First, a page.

The northern soul movement is cited by many as being a significant step towards the creation of contemporary club culture and of the superstar DJ culture of the 2000s. Two of the most notable DJs from the original northern soul era are Russ Winstanley and Ian Levine. As in contemporary club culture, northern soul DJs built up a following based on satisfying the crowd's desires for music that they could not hear anywhere else. The competitiveness between DJs to unearth 'in-demand' sounds led them to cover up the labels on their records, giving rise to the modern white label pressing. Many argue that northern soul was instrumental in creating a network of clubs, DJs, record collectors and dealers in the UK, and was the first music scene to provide the British charts with records that sold entirely on the strength of club play.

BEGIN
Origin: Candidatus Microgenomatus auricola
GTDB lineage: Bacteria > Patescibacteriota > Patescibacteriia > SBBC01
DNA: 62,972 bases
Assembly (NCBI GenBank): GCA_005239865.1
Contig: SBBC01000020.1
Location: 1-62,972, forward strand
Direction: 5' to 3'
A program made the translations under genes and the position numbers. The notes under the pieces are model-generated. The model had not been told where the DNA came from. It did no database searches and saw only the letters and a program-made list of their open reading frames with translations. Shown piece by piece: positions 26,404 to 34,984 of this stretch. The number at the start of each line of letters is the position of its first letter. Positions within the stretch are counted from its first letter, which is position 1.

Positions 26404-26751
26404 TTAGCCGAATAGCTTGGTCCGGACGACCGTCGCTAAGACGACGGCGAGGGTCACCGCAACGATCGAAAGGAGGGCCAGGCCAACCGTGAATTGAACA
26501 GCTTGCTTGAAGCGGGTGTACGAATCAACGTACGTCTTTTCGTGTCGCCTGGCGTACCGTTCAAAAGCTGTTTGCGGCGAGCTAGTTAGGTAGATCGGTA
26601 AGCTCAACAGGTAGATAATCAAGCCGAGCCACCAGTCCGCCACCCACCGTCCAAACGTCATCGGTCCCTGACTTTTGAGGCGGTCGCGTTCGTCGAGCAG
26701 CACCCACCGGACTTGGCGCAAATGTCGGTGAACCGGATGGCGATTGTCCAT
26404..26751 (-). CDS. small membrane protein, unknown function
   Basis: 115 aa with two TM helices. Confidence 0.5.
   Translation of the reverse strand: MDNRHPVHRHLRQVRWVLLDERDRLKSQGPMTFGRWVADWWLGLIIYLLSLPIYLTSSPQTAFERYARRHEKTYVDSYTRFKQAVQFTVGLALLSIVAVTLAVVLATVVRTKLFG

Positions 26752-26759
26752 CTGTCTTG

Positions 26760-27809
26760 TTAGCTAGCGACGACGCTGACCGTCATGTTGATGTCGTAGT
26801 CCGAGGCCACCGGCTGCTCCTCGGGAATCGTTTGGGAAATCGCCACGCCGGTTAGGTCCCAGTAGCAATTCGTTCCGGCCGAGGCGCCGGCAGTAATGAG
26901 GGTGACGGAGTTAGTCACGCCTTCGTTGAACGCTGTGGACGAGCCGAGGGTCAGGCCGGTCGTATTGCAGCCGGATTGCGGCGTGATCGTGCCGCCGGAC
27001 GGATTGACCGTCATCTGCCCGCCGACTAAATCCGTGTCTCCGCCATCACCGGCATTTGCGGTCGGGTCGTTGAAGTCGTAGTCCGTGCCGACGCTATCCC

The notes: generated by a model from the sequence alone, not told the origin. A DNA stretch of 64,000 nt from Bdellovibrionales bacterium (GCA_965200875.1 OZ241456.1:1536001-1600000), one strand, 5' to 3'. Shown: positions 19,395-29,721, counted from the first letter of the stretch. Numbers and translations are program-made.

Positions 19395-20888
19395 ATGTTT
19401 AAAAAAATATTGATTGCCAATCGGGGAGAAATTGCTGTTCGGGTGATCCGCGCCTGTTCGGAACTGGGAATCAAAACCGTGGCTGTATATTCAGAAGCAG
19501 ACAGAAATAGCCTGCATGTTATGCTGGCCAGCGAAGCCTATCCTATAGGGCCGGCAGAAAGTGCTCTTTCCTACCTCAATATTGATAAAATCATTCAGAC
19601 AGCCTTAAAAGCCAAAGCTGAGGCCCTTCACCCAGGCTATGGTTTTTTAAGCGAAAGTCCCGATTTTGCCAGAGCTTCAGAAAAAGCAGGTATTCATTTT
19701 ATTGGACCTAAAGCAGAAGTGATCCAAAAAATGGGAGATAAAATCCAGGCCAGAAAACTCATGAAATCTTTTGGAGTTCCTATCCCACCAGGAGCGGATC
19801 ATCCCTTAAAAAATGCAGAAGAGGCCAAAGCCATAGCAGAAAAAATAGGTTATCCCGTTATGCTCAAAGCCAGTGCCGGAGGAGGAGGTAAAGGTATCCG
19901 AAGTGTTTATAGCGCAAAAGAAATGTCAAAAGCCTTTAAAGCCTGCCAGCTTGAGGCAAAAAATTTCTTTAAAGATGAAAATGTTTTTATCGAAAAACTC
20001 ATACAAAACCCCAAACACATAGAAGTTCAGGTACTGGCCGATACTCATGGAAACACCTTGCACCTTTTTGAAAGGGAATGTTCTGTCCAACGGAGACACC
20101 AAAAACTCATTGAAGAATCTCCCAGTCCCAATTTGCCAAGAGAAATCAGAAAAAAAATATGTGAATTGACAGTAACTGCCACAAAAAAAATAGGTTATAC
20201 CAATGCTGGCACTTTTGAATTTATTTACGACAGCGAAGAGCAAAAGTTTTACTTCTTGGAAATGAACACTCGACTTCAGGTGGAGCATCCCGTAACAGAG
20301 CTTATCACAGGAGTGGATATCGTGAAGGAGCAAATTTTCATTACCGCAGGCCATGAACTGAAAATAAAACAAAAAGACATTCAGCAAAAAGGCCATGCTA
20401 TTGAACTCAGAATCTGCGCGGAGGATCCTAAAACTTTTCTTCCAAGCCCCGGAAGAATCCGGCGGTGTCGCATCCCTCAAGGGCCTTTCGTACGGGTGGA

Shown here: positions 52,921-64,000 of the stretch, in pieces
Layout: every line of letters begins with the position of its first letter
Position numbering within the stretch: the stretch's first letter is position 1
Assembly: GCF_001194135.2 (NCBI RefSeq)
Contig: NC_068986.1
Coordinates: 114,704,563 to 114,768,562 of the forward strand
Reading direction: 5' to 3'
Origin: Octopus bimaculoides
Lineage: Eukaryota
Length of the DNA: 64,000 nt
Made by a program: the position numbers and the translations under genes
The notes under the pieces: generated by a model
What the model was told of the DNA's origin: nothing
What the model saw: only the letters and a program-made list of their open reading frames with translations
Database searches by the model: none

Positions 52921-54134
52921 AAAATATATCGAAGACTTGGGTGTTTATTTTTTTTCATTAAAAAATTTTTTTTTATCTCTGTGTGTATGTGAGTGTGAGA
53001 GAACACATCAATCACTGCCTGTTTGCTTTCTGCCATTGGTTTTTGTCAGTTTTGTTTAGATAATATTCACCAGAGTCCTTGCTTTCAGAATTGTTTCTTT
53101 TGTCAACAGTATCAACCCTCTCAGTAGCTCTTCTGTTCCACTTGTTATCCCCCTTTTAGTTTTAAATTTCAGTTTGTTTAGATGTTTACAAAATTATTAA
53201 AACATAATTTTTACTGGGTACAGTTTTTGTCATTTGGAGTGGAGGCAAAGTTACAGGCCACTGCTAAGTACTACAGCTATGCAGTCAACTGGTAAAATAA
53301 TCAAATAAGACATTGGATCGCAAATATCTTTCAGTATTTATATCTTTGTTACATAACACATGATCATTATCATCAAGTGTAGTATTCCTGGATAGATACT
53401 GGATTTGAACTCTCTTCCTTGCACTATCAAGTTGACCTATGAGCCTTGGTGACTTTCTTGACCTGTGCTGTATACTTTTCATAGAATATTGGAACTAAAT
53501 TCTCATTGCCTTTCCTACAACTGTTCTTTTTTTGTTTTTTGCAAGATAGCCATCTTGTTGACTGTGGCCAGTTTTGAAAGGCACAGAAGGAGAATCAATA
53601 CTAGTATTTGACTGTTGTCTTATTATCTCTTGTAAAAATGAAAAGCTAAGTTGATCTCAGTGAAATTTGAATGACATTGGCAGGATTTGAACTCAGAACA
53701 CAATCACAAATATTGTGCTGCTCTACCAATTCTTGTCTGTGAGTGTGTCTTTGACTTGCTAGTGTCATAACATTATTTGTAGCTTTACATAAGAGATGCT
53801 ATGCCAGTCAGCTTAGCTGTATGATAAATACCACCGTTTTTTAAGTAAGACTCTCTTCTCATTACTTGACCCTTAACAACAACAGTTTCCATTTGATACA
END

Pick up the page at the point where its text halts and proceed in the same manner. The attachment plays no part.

A technique employed by northern soul DJs in common with their later counterparts was the sequencing of records to create euphoric highs and lows for the crowd. Many of the DJ personalities and their followers involved in the original northern soul movement went on to become important figures in the house and dance music scenes. Notable among these are Mike Pickering, who introduced house music to The Haçienda in Manchester in the 1980s, the influential DJ Colin Curtis, Neil Rushton the A&R manager of the House music record label Kool Kat Music and the dance record producers Pete Waterman, Johnathan Woodliffe, Ian Dewhirst and Ian Levine.